Trump’s and Bannon’s alternate world

In a reality-based world, the recent video summit between President Biden and Chinese President Xi Jinping may have gone, in part, something like the following . . .

Xi: “Mr. President, my old friend, our two nations appear to both be plagued by pretenders to political power.”

Biden: “Please tell me more, President Xi.”

Xi: “You have your predecessor, Mr. Trump, claiming on social media to be the current 45th President of your country. I am plagued by a citizen of this country, Guo Wengui, who, along with your predecessor’s chief strategist, Mr. Steve Bannon, has established a so-called ‘New Federal State of China’ in New York City. Guo is wanted by my nation for a host of crimes, including bribery, banking fraud, sexual assault, and kidnapping. We have issued under INTERPOL a Red Notice for Guo’s arrest by your authorities and his immediate extradition to China.”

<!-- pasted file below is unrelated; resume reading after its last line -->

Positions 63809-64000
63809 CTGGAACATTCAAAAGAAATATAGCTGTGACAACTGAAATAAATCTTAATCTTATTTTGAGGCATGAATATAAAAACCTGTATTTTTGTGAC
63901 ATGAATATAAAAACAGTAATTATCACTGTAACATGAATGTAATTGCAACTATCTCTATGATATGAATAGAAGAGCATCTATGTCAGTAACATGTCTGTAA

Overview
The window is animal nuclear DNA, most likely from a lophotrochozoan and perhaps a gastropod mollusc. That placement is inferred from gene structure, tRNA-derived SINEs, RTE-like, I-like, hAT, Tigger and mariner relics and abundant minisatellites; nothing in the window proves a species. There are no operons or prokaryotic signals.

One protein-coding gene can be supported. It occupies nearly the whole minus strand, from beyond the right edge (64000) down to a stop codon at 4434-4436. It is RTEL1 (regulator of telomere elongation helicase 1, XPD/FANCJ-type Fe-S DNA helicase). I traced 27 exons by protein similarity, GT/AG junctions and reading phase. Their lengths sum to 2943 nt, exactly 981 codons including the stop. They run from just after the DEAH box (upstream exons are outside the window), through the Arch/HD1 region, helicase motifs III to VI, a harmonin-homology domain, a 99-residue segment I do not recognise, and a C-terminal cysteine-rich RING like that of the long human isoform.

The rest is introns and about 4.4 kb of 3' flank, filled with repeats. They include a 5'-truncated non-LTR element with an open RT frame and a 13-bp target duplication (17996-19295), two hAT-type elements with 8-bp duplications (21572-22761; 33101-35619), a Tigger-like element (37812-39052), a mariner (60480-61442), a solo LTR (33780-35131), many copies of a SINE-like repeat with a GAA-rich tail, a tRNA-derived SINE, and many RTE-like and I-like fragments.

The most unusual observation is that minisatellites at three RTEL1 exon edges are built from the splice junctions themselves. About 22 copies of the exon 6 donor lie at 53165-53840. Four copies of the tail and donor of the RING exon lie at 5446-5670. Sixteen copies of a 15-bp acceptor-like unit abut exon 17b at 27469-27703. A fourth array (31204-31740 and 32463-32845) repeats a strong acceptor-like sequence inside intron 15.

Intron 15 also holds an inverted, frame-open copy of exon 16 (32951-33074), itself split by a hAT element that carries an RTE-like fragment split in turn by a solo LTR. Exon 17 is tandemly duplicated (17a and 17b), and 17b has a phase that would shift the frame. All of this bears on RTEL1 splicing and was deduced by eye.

Biden: “I’m aware of both of these issues.”

Xi: “We should cooperate, then, in ensuring that such illegal pretenders like your predecessor and Guo and Bannon are in no position to further disrupt international relations.”

Biden: “I will take your concerns under advisement and my staff will be in contact with your people to come to a mutual accommodation.”

In a world governed by sanity, that, or something like it, would have been part of the conversation between Biden and Xi.